“There isn’t a set threshold as to when we would enact that plan and that was deliberate because we want the flexibility to be able to respond when needed rather than saying we have to reach this certain number before something would happen.”
A COVID-19 On-Call Task Force, in conjunction with the University Cabinet and Department of Public Safety will monitor the campus situation continually, according to the plan website. Nobles explained that the on-call task force is a collection of people from the university’s initial response task force in the spring and the reopening task force.
Concerns have been raised online regarding whether some Oklahoma universities are simply waiting until add-drop periods have expired before announcing shifts back to online instruction. This would lock students into paying even if they feel the need to drop a class should it shift to a fully online delivery.
“At this time, there is not a plan to offer reimbursement for classes if the contingency plan is activated [after the add-drop date passes],” Nobles stated. “Faculty have an approved plan in place for each of their classes should we need to activate the contingency plan. The experience would be far different than the rapid switch in March.”
The last day to drop classes in-person and receive a refund at UCO for the fall semester is August 28, according to the academic calendar.
An additional concern is for UCO’s diverse student population. Forty-two and a half percent of university students self-declare as non-white.
This includes international students and those who identify as two or more races. COVID-19 has hit minority communities particularly hard.
“This is going to affect our black and brown and poor students more than it’s going to affect our students who have health insurance and access to good healthcare and also who don’t have to worry about the looks that they get when they wear masks,” Provencio said.
The university has put consideration into the disparate effects of the virus on minority communities, according to Nobles.
“That’s one of the reasons we want to increase access to testing on or close to campus. We want our community here to feel that they have a resource nearby and to address some of those inequities that have come up,” Nobles said.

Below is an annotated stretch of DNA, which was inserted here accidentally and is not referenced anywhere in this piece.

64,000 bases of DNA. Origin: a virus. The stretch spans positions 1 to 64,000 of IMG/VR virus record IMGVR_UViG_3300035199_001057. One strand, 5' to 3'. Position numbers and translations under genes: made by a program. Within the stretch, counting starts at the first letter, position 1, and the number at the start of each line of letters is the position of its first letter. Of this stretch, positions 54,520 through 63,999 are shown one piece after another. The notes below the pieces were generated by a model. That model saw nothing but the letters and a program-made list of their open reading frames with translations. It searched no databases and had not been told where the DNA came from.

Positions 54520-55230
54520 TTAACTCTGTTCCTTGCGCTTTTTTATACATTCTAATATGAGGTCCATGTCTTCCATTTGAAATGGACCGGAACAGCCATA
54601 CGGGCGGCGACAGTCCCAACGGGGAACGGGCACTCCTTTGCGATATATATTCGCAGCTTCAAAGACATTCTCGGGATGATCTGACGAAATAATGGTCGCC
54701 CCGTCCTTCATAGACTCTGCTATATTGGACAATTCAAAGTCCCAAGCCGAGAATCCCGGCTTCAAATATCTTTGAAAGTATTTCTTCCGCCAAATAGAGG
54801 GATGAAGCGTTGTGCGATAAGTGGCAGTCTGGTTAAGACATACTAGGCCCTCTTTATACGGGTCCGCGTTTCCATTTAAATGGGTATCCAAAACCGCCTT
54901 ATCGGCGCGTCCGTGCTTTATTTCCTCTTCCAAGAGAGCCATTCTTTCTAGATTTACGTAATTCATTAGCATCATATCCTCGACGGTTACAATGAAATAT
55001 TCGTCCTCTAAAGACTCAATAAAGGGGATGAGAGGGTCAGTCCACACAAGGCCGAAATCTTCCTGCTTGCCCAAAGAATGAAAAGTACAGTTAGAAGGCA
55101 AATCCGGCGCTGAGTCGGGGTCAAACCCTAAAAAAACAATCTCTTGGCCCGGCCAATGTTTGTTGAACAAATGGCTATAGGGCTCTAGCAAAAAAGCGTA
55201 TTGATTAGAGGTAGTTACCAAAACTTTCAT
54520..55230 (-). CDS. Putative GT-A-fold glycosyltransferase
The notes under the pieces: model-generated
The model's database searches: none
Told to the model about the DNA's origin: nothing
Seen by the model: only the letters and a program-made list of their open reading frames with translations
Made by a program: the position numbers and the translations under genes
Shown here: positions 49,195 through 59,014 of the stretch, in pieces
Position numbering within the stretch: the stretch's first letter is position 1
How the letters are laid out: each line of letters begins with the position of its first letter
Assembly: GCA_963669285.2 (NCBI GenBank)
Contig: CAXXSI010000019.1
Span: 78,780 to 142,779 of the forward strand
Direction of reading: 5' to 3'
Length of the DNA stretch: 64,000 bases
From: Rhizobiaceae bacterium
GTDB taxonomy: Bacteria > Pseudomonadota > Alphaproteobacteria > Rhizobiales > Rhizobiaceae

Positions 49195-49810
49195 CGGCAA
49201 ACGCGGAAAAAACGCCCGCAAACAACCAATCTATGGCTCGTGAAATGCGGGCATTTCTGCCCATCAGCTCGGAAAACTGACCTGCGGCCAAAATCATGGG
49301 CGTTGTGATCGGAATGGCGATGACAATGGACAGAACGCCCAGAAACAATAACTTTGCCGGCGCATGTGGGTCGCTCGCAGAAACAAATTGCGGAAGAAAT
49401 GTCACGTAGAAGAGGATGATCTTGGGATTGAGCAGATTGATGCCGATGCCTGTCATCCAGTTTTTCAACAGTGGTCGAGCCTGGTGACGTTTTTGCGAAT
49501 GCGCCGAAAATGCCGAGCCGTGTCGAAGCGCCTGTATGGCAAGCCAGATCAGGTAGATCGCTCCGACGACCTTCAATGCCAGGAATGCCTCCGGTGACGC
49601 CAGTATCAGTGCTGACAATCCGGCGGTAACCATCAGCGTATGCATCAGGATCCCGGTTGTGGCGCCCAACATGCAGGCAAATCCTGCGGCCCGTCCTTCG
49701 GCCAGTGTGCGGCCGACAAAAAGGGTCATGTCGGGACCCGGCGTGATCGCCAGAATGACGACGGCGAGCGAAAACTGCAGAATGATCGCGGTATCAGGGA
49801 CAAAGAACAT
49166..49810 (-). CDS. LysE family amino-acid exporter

Nobles confirmed Sunday that IMMY Labs will begin operation of a free drive-through testing option on campus Mondays and Thursdays starting Aug. 20. Tests are open to the community and appointments can be made online.
Reporting positive tests to ensure a timely and appropriate response to them raises a separate area of concern. If a student or faculty member tests positive and exposes his or her class, that entire class could be quarantined at home, according to Nobles.
The university will utilize a team of contact tracers to notify anyone who has been exposed.
Additionally, for professors with symptoms or positive tests, the expectation is to continue teaching remotely as long as their health allows.
“If a faculty member is not capable of delivering instruction due to illness, [that] department will implement their contingency plan and another faculty member (adjunct or full time) will teach until the original faculty member can return,” Nobles stated. “This plan is actually in place during a normal semester, but there is heightened awareness this fall.”
No explanation for where the university would source additional faculty members or how they would be prepared to take on another professor’s classes was given.
If students, faculty or staff contract COVID-19 there is a protocol in place which explains the different procedures.
Oklahoma City Community College, which has a student population close to the size of UCO’s, announced the decision to move its fall semester to a fully online format on July 28.
Oklahoma City University, The University of Oklahoma, Oklahoma State University and Oklahoma Christian University are all offering mixed enrollment options like UCO, with varying degrees of rules and guidelines in place for their respective campus communities.
For more on the university’s response to the COVID-19 pandemic, click here.
This story was last updated at 9:19 a.m. Aug. 18. An earlier version of this story stated that the last day to drop and get a refund was Sept. 24. The actual date is Friday, Aug. 28.